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Table of Contents
From the Editor
“Democracy must be reborn in each generation and education is its midwife.”
Summer 2015 was the season when candidates of all stripes began vying for attention as they made their cases to become the next president of the United States. As I watched news clips of politicians working the Iowa State Fair crowds, I wished that those contenders would put down their fried Snickers, funnel cakes, and corndogs and pick up a copy of A Crucible Moment: College Learning and Democracy’s Future. As those candidates refine their higher education platforms, they’d do well to heed the words of the report’s authors, the National Task Force on Civic Learning and Democratic Engagement, who caution, “Public leaders who believe that the ‘economic agenda’ of higher education is reducible to workforce training also fail to understand that there is a civic dimension to every field of study, including career and technical fields, as well as to every workplace. Industries and services have ethical and social responsibilities of their own, and, in a democracy, citizens and community partners routinely weigh in on such questions. Workers at all levels need to anticipate the civic implications of their choices and actions.”
The recent Hart Research Associates report Falling Short? College Learning and Career Success, conducted on behalf of the Association of American Colleges and Universities, underscores the need for workers with civic awareness. In the report’s findings, which summarize responses from a national survey of employers, one sees that there is broad agreement among employers that students, regardless of their chosen field of study, should gain civic and democratic capacities in college. In fact, 87 percent of the employers agreed that all students should gain an understanding of democratic institutions and values, and 86 percent agreed that students should take courses that build the civic knowledge, skills, and judgment essential for contributing to a democratic society.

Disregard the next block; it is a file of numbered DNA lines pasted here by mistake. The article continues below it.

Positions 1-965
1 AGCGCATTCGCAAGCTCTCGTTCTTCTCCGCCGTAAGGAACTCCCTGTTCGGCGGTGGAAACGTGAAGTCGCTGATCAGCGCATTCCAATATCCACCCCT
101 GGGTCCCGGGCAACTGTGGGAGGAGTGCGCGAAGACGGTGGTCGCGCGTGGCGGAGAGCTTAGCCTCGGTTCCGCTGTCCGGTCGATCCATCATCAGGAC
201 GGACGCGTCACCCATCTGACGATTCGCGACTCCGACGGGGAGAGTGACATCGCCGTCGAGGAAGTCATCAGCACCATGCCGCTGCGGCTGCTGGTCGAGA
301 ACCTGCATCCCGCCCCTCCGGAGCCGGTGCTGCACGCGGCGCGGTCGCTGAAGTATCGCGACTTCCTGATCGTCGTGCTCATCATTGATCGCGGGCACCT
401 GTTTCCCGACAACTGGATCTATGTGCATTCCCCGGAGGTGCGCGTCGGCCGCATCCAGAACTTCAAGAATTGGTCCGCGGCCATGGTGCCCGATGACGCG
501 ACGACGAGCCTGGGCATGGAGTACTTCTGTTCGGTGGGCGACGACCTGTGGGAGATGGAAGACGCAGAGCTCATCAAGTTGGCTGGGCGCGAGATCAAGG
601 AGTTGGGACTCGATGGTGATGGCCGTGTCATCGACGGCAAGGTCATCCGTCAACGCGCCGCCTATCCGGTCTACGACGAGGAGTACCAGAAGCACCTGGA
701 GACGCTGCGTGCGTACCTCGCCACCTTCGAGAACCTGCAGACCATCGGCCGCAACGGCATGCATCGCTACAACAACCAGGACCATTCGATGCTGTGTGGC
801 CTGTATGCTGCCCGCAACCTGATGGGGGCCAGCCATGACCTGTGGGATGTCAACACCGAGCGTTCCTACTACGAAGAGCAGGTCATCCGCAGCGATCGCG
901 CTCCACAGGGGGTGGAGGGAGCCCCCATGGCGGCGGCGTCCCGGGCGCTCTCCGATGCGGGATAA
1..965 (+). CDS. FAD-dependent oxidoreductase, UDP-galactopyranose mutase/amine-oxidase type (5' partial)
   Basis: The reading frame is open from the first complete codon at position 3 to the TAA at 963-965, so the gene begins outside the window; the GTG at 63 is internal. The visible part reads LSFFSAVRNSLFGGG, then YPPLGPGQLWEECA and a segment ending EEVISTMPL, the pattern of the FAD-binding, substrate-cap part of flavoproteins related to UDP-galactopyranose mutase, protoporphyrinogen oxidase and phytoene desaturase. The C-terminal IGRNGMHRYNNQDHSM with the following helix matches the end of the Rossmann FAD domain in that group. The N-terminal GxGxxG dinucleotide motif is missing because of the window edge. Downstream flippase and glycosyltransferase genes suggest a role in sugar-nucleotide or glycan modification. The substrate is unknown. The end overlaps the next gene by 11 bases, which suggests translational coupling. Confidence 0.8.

In a world where college graduates spend the majority of their public lives engaged in work, this issue of Peer Review, which was produced in collaboration with the Kettering Foundation, focuses on how colleges might reconceive preparation for work in addition to preparation for citizenship. Instead of making the case for civic learning only by noting that civic education skills also are useful in getting a job, this issue explores whether there is a more expansive and civic notion of work to which higher education might contribute. Are there civic skills and attributes that students need to be successful workers? If so, what are they? Does this enriched concept of work have resonance with employers, and does it challenge prevailing notions of work? How have colleges and universities incorporated civic concepts of work across their curricula? In this issue you will find a series of articles that serve to challenge and provoke those committed to a fundamentally civic understanding of liberal education.
While election season is often a time of contention and difficult discussions, it can also inspire us to become hopeful about the future. This sense of optimism about America’s liberally educated students as tomorrow’s workers and decision makers is clear in Martha Kanter and Carol Geary Schneider’s 2013 Change article, in which they note: “If we succeed, as we must, our students will have the knowledge, skills, and experiences they need to meet tomorrow’s challenges. They’ll be America’s future public servants, problem solvers, entrepreneurs, inventors, and leaders. They’ll be the heartbeat of our common culture, the stewards of our shared civic life, and the trustees of our values. They’ll “do” democracy in a way that provides hope and inspiration for the world.”
Kettering Foundation, established in 1927 by inventor Charles F. Kettering, is a nonprofit operating foundation that does not make grants but engages in joint research with others. Kettering’s primary research question is, what does it take to make democracy work as it should? Kettering’s research is distinctive because it is conducted from the perspective of citizens and focuses on what people can do collectively to address problems affecting their lives, their communities, and their nation. The foundation seeks to identify and address the challenges to making democracy work as it should through interrelated program areas that focus on citizens, communities, and institutions. The interpretations and conclusions contained in this volume represent the views of the author. They do not necessarily reflect the views of the Charles F. Kettering Foundation, its directors or its officers.